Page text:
Officer Dees then arrived and recognized Beauchamp from previous encounters. Officer Fain gave Officer Dees a look indicating he found something while conducting the search. Once Officer Dees began to search his pants, Beauchamp tried to run. He was stopped and Officer Fain found the plastic which contained rocks of crack cocaine.

Beauchamp filed a motion to suppress the evidence found from the search at trial, but the district court refused. He appealed to the Sixth Circuit Court of Appeals.

The Court began its analysis by stating that there are three different types of permissible encounters between civilians and police officers: 1) consensual encounters which may be initiated without any form of suspicion; 2) the investigative detention, which if non-consensual, must be supported by a reasonable, articulable suspicion of criminal activity; and 3) the arrest, valid only if supported by probable cause. Since the Fourth Amendment applies to all searches and seizures, the Court first analyzed whether the stop of Beauchamp was a seizure, warranting Fourth Amendment protection. A seizure occurs when, after looking at all circumstances surrounding the event, a reasonable person would have believed that he was not free to leave. The Court held that a reasonable person in Beauchamp's position would not believe that he was free to leave. He had been pursued by both officers and instructed to stop and walk back towards Officer Fain. After being pursued by both officers, Beauchamp would have been reasonable in believing that the two officers were targeting him, thus believing that he was not free to leave. The Court held that this was a seizure and that the seizure occurred once Beauchamp and Officer Fain spoke at the fence.

The Court then analyzed whether the officers had reasonable and articulable suspicion to stop and search Beauchamp. In order to do so, the Court had to examine the totality of the circumstances as they existed at the time of the stop. There were five facts the district court alluded to: that Beauchamp was 1) recognized by an officer from previous encounters, 2) at 2:30 in the morning, 3) in a housing project that was the source of many drug complaints, 4) with another individual, and 5) he hurriedly walked away from the police while avoiding eye contact.

The court stated that the first fact is not applicable to this analysis because Officer Dees only recognized Beauchamp after the search had already begun. The second and third facts, the court said, should be applied carefully. The Court explained that just because Beauchamp was in a drug-prone housing project at 2:30 in the morning, was not enough to establish reasonable suspicion of criminal activity. Officer Dees did not see Beauchamp engage in anything resembling drug activity; all he saw was Beauchamp with another person before he walked away. The fourth fact - that Beauchamp was seen with another person - is not indicative of criminal activity. The fifth fact - hurriedly walking away from the officer without making eye contact - is also not enough to establish reasonable suspicion. The Sixth Circuit has regularly held that merely walking away from the police, without any other suspicious conduct, does not establish reasonable suspicion.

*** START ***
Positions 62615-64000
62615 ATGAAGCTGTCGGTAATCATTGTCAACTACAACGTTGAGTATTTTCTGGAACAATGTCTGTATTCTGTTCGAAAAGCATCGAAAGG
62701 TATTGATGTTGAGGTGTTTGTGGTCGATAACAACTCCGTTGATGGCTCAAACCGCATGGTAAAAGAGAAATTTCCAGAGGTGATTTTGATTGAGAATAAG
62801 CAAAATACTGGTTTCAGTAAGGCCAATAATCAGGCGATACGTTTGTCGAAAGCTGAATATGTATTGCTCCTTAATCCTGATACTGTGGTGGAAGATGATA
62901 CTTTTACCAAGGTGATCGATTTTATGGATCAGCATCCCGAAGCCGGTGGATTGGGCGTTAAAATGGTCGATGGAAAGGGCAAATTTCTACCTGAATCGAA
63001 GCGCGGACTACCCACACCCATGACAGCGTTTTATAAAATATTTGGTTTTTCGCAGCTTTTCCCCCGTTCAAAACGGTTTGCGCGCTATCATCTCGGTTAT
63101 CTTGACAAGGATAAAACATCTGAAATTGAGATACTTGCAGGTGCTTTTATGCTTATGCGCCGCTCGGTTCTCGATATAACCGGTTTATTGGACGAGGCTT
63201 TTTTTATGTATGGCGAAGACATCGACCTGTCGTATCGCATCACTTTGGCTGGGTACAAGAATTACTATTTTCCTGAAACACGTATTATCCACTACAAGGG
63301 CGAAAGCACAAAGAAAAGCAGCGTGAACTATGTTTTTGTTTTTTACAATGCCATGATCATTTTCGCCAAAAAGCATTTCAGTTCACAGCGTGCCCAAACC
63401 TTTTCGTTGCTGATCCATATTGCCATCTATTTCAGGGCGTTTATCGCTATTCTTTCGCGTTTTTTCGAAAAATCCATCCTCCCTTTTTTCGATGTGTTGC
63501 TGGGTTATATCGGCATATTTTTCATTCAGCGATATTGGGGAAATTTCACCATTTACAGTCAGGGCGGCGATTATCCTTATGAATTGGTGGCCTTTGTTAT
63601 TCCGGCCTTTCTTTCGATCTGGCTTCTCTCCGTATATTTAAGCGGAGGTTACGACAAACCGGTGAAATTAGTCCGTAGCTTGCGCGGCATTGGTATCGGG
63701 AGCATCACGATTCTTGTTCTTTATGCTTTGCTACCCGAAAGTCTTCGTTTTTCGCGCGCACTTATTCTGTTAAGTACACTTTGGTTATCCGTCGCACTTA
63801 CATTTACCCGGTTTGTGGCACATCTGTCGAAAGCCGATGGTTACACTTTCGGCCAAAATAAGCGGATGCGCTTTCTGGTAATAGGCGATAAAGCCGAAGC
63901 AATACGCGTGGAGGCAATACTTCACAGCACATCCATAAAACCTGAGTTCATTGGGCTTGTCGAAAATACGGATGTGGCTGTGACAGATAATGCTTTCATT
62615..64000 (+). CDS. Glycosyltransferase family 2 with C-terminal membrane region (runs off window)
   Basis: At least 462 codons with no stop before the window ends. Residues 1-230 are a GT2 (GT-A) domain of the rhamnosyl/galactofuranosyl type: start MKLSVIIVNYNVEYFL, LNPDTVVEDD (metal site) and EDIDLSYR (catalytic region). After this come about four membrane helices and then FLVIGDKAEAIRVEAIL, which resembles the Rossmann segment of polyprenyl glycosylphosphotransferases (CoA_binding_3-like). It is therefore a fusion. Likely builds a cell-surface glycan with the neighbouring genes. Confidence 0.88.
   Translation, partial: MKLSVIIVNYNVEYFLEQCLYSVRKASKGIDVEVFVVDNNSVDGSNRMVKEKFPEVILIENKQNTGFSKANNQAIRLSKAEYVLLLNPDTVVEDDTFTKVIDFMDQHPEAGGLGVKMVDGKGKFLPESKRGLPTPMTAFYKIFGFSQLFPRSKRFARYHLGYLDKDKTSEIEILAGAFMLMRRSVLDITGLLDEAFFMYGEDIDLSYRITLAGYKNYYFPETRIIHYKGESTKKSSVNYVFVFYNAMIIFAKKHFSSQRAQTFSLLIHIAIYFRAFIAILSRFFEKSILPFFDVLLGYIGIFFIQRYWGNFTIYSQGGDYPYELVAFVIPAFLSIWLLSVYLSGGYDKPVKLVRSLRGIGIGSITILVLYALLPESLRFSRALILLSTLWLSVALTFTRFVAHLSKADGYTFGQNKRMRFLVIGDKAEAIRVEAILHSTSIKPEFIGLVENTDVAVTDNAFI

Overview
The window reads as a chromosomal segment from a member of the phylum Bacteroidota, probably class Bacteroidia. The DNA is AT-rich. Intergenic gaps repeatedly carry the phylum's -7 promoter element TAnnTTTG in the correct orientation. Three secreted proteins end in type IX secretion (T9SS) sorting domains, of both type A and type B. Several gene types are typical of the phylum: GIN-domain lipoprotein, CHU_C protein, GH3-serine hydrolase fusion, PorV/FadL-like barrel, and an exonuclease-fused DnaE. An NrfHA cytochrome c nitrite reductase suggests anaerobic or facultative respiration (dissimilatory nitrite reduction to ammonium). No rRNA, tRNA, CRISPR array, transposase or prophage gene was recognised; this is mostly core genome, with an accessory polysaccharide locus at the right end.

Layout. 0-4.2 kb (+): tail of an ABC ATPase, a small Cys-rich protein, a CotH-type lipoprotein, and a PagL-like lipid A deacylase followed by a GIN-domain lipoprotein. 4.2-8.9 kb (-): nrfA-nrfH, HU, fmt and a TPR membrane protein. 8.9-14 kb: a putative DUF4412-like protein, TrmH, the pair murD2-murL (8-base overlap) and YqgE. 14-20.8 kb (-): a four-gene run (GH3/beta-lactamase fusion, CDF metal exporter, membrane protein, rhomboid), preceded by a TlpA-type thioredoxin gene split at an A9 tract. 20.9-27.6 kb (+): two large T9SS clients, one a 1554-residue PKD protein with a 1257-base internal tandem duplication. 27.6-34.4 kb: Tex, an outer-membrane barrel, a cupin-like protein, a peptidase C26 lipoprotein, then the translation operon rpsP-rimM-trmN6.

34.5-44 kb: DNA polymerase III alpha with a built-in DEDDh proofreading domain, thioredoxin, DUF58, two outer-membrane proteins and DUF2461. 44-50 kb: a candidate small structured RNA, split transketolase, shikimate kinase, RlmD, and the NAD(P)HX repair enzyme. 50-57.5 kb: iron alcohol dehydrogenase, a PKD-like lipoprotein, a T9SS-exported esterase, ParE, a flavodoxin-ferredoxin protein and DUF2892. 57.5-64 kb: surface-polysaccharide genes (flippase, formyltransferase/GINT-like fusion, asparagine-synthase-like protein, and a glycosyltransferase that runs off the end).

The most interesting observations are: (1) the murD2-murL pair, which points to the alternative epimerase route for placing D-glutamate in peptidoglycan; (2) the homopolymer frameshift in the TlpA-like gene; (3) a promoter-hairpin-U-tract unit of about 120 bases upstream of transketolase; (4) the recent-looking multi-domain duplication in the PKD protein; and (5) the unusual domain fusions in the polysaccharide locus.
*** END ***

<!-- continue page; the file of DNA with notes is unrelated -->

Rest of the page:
Without reasonable suspicion, the search of Beauchamp was unlawful. The Court further held that although Beauchamp consented to a search of his person, consent that is obtained after an illegal seizure is tainted and does not justify a search. This rule was articulated by the United States Supreme Court and has been regularly applied in the Sixth Circuit.

Because the initial seizure was unlawful, the subsequent search of Beauchamp was unlawful regardless of his consent. Given this conclusion, the Court held that the evidence should have been suppressed. The Court reversed the District Court and remanded for further proceedings.

Tuesday, October 25, 2011

Three Candidates Recommended for Court of Criminal Appeals

The Judicial Nominating Commission met in Jackson today to interview eight applicants for the vacancy on the Court of Criminal Appeals created by the death of Judge J.C. McLin.

The Judicial Nominating Commission recommended the following candidates to Governor Bill Haslam:

1. Judge Bobby Carter, Jr.--Criminal Court Judge, Memphis
2. J. Ross Dyer--Senior Counsel Tennessee Attorney General
3. Judge Roger Page--Circuit Court Judge Medina, Tenn.

Federal Judge Bars Florida's welfare drug-test law

CNN reports that:
A federal judge has temporarily blocked a controversial Florida law requiring all welfare applicants to be drug-tested. U.S. District Court Judge Mary Scriven issued a temporary injunction Monday evening against enforcement of the law's "suspicion-less drug testing" of adults seeking federal welfare. The law went into effect July 1, but a single father and the American Civil Liberties Union contend in a lawsuit that the new law is unconstitutional and violates Fourth Amendment protection against unreasonable search and seizure. "Perhaps no greater public interest exists than protecting a citizen's rights under the constitution," the judge wrote, quoting a 1997 Hawaii case. Under the law, the Florida Department of Children and Family Services requires the drug tests of adults applying to the federal Temporary Assistance for Needy Families program. The aid recipients are responsible for the cost of the screening, which they recoup in their assistance if they qualify.

Monday, October 17, 2011

TN Supreme Court Affirms Defendant's Four Violent Felony Convictions